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Overseas Rentals Explained

There is easy and rough terrain to negotiate if you are considering investing abroad, writes Mark Withers.

By: Mark Withers

1 January 2023

With the tax scene for New Zealand residential investment is in a state of hibernation until we see a change in government, you might be wondering about the challenges of investing overseas.

The bad news is the bright-line rules do apply to overseas residential rental property. The good news is that interest on loans used for overseas properties remains tax deductible. That’s the case whether the loan is borrowed in NZ dollars against other security, or borrowed in foreign currency and secured by the foreign property itself.

Funding NZ properties with foreign debt does not give rise to an interest deduction here. As a New Zealand tax resident you are required to declare your worldwide income, including the income from foreign rental properties.

Identifying and taxing foreign income has actually been an area of focus for IRD in recent years. The IRD use information shared by foreign banks to identify Kiwis with interests abroad and use rating information to identify Kiwis with foreign properties.


Despite the income being assessable in NZ, you will generally also have a filing obligation in the country you have invested in. If there is tax payable on this income overseas the NZ authorities give credit for the tax paid overseas up to the level of your effective tax rate in NZ. If you have paid 20 per cent tax overseas but are on a 33 per cent tax rate in NZ, you will top the tax up by 13 per cent in NZ.

Some countries, including Australia, have different balance dates than NZ. This is generally ignored by electing to return the foreign sourced income in the same NZ tax year under section EG1. Rules around what can and can’t be claimed differ country to country, so adjustments may be needed to overseas financial statements. Foreign financial statements will be denominated in foreign currencies and must be reported in NZ in NZ dollars, requiring these to be concerted.

‘Always seek specialist tax advice in NZ and in the country you are planning to invest in before buying’


Now, the hard part … foreign denominated bank loans. These introduce a wild card as the gains and losses caused by movements in exchange rates when applied to your foreign debt are taxable in New Zealand.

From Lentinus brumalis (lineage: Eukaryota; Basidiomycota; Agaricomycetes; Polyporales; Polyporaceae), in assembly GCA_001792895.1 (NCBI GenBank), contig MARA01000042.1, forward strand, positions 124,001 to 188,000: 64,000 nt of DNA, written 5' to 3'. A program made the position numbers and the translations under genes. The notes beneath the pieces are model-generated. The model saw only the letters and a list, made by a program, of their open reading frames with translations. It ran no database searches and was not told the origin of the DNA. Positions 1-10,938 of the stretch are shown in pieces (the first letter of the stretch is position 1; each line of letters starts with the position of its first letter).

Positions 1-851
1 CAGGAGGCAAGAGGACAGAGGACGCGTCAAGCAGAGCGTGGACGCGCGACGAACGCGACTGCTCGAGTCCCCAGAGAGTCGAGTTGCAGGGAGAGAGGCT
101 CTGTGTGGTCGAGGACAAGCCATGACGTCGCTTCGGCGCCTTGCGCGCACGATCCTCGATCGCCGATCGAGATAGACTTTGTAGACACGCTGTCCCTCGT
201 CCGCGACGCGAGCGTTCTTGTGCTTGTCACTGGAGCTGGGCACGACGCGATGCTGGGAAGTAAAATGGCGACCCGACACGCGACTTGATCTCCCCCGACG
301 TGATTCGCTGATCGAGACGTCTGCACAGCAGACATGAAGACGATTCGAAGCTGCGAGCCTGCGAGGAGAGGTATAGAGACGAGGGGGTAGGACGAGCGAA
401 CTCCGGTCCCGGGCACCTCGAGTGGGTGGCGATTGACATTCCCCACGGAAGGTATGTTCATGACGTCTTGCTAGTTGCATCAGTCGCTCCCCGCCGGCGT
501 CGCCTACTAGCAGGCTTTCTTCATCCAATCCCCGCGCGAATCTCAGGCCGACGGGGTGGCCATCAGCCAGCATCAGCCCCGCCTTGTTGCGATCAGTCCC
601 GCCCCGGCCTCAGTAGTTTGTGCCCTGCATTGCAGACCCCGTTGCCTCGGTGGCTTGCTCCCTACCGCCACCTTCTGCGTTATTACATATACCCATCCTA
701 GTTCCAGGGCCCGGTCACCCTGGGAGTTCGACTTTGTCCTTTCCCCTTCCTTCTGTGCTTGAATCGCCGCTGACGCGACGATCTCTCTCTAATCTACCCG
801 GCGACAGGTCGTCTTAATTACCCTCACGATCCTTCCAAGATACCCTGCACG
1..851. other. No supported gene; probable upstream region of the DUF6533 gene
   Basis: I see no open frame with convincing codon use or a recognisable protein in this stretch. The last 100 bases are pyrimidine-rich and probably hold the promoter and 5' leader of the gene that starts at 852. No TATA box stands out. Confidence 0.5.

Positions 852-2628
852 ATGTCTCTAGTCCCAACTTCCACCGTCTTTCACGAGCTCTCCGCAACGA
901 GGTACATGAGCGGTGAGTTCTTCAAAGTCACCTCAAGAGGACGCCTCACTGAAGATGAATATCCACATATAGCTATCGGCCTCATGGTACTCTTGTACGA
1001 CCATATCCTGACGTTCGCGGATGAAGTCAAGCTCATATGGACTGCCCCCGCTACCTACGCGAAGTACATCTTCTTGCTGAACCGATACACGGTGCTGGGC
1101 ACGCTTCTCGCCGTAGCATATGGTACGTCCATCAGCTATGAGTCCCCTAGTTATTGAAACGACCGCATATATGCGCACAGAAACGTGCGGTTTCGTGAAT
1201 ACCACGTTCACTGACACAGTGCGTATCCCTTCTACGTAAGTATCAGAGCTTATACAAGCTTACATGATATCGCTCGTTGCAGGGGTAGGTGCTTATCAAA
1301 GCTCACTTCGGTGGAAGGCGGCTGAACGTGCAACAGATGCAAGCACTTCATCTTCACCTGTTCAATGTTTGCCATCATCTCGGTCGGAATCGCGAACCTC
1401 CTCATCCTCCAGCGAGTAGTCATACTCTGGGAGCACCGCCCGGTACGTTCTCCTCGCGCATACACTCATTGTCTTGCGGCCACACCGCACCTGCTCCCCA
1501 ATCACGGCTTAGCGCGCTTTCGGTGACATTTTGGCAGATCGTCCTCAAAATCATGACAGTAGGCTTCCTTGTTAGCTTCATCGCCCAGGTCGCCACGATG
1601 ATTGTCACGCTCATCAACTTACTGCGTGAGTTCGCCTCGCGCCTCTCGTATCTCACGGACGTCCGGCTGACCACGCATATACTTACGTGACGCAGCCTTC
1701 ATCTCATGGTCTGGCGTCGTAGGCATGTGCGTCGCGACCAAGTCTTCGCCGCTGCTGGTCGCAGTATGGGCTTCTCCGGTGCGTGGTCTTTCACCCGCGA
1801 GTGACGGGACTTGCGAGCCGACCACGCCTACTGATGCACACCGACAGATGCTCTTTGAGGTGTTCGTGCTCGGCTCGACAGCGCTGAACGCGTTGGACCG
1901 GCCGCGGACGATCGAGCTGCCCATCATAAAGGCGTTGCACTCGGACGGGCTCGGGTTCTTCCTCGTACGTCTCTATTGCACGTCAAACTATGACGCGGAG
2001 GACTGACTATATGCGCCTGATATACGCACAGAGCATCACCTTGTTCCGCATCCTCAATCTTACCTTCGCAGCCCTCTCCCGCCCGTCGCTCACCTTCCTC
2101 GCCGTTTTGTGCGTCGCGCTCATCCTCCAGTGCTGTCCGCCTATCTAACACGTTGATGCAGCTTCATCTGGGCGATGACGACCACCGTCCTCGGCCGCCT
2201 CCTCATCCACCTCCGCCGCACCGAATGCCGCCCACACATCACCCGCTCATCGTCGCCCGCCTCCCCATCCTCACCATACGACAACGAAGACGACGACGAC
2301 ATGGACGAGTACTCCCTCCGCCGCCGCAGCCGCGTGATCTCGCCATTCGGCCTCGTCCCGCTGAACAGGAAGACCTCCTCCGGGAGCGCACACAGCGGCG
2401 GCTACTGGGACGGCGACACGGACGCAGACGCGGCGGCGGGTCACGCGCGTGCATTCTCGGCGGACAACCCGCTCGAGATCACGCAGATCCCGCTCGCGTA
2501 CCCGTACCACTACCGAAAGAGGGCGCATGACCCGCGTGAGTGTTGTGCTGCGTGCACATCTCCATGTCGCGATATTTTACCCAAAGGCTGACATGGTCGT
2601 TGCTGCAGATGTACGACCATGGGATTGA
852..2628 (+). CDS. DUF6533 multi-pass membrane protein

Here’s an example. Joe has an AUD mortgage for $700,000 used to buy an apartment on the Gold Coast. When he borrowed it the conversion rate to NZD was 90 cents. This meant the debt in NZ dollars was $777,777.

At balance date though the kiwi had strengthened against the Aussie to 95 cents. So, his Australian loan now only requires NZ$736,842 to repay it. This represents an on-paper gain of $40,934. This gain is taxable in NZ, potentially on an unrealised basis year-on-year. Deductions are available if the exchange rate goes the other way.

Where interest is paid on foreign loans NZ does not get to tax the profit the foreign bank makes out of you. This leads us to the non-resident withholding tax (NRWT) regime that requires tax to be withheld from interest payments to foreign banks at a rate of 10 per cent.

An alternative to this exists because many foreign lenders won’t accept anything other than the full interest payment each month. This system is known as approved issuer levy. You apply for this through IRD and pay a two per cent levy on the interest you are paying overseas and this in effect opts you out of the requirement to
deduct NRWT.

Some foreign banks are exempt from NRWT due to banking licences in NZ. It’s a distinct advantage to deal with a bank that has an NRWT exemption.


In Australia they have stamp duties on land purchases and these are particularly high for non-resident buyers. While NZ does not have a capital gains tax many other countries do. You will be expected to comply with this local tax obligation in those countries.

If you have moved to NZ from overseas or are a Kiwi who has been abroad for 10 years or more and have overseas rental property, you are generally exempt from declaring foreign income for four years. After this period you will need to declare and comply with the tax rules on your worldwide income.


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